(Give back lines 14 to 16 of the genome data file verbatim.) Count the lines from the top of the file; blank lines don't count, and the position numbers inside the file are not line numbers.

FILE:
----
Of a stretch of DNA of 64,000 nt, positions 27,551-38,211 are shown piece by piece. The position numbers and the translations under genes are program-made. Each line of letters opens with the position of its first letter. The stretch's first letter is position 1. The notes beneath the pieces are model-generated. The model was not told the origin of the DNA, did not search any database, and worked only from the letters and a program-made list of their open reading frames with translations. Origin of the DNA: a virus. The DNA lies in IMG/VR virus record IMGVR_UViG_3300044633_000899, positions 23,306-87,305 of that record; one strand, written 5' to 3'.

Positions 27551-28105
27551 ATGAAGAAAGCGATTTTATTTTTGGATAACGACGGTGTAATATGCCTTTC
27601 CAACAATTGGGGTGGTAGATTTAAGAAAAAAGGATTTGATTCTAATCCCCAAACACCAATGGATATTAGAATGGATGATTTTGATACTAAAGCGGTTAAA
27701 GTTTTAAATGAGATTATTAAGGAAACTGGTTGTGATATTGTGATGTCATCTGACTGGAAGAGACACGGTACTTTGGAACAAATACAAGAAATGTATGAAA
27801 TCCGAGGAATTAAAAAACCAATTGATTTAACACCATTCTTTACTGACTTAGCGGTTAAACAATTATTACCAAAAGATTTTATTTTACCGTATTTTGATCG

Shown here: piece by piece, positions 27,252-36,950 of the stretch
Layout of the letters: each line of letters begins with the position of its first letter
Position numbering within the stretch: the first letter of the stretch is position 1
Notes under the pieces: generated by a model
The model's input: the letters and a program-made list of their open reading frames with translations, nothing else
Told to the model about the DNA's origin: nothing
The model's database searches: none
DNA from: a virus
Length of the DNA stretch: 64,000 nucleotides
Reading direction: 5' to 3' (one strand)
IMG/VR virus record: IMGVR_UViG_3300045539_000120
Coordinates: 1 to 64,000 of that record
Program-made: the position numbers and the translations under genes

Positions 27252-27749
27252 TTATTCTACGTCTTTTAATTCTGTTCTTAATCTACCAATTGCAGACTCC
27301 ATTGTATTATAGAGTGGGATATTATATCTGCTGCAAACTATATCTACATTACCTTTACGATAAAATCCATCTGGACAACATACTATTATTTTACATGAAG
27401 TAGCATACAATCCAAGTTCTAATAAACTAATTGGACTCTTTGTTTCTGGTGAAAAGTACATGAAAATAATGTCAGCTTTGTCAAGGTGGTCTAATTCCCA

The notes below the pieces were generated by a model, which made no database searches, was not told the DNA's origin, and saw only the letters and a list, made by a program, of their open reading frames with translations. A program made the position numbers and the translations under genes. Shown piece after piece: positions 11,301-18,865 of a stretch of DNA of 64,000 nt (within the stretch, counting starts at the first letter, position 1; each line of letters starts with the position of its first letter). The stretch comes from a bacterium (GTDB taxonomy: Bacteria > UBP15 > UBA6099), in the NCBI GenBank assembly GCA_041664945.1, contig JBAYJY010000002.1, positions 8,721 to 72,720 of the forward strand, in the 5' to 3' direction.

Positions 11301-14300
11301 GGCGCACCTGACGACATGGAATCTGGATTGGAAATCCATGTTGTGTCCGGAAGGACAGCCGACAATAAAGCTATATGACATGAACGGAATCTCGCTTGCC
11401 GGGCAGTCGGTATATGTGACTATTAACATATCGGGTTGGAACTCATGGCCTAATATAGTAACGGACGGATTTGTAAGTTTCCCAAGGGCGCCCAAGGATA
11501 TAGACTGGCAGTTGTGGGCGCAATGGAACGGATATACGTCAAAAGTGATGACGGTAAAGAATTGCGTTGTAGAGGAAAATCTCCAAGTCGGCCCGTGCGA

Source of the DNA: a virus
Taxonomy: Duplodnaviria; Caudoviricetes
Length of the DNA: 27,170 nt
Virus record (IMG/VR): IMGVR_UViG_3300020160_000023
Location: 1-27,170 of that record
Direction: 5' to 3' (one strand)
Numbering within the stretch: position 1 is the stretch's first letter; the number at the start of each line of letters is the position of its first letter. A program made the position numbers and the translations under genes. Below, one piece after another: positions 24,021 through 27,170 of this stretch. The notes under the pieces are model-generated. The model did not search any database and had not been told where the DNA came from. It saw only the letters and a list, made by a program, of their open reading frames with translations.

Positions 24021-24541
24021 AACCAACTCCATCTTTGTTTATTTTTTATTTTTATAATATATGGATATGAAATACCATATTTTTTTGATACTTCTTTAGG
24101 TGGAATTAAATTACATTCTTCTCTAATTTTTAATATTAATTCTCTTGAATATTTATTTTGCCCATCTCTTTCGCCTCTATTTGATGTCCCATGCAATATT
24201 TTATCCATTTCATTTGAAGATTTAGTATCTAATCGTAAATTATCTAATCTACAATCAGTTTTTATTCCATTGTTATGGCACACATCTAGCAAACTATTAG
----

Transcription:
DNA from: a virus
Length of the DNA stretch: 64,000 nucleotides
Reading direction: 5' to 3' (one strand)